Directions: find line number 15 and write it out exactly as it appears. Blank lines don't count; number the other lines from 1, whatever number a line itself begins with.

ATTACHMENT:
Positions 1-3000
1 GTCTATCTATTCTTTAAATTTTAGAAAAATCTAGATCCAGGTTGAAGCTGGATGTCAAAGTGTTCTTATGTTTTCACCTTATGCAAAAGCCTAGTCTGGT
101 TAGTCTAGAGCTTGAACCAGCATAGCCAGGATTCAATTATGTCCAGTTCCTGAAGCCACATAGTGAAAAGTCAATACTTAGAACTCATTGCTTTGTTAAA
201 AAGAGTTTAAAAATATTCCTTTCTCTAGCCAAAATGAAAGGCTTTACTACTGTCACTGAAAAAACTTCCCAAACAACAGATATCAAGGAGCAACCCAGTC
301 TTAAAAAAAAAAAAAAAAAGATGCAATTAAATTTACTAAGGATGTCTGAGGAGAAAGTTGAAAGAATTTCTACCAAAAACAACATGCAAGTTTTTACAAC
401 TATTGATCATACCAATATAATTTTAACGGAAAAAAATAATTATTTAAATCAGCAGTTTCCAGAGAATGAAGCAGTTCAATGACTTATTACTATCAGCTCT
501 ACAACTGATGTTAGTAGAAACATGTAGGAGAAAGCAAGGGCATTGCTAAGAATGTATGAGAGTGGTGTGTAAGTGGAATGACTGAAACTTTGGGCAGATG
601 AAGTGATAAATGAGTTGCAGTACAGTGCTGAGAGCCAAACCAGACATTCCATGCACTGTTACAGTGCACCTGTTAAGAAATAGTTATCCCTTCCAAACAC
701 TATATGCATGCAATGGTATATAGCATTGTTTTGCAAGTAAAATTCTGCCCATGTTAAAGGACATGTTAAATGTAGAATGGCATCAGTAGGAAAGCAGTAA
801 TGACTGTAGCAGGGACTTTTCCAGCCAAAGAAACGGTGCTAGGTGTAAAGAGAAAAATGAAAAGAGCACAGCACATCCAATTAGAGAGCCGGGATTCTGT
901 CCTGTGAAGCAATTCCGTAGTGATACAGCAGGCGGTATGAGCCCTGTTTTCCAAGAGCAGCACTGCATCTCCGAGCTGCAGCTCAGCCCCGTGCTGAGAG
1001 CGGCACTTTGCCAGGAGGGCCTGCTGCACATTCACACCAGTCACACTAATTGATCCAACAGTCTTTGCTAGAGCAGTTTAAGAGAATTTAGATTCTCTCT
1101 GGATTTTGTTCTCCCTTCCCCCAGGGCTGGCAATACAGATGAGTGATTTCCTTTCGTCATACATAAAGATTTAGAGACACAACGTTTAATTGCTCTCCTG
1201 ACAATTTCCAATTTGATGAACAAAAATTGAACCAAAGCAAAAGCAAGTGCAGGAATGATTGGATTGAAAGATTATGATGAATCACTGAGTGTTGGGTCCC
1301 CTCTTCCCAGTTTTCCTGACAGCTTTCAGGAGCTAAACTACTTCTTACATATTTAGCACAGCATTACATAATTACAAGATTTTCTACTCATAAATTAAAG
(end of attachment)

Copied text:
1301 CTCTTCCCAGTTTTCCTGACAGCTTTCAGGAGCTAAACTACTTCTTACATATTTAGCACAGCATTACATAATTACAAGATTTTCTACTCATAAATTAAAG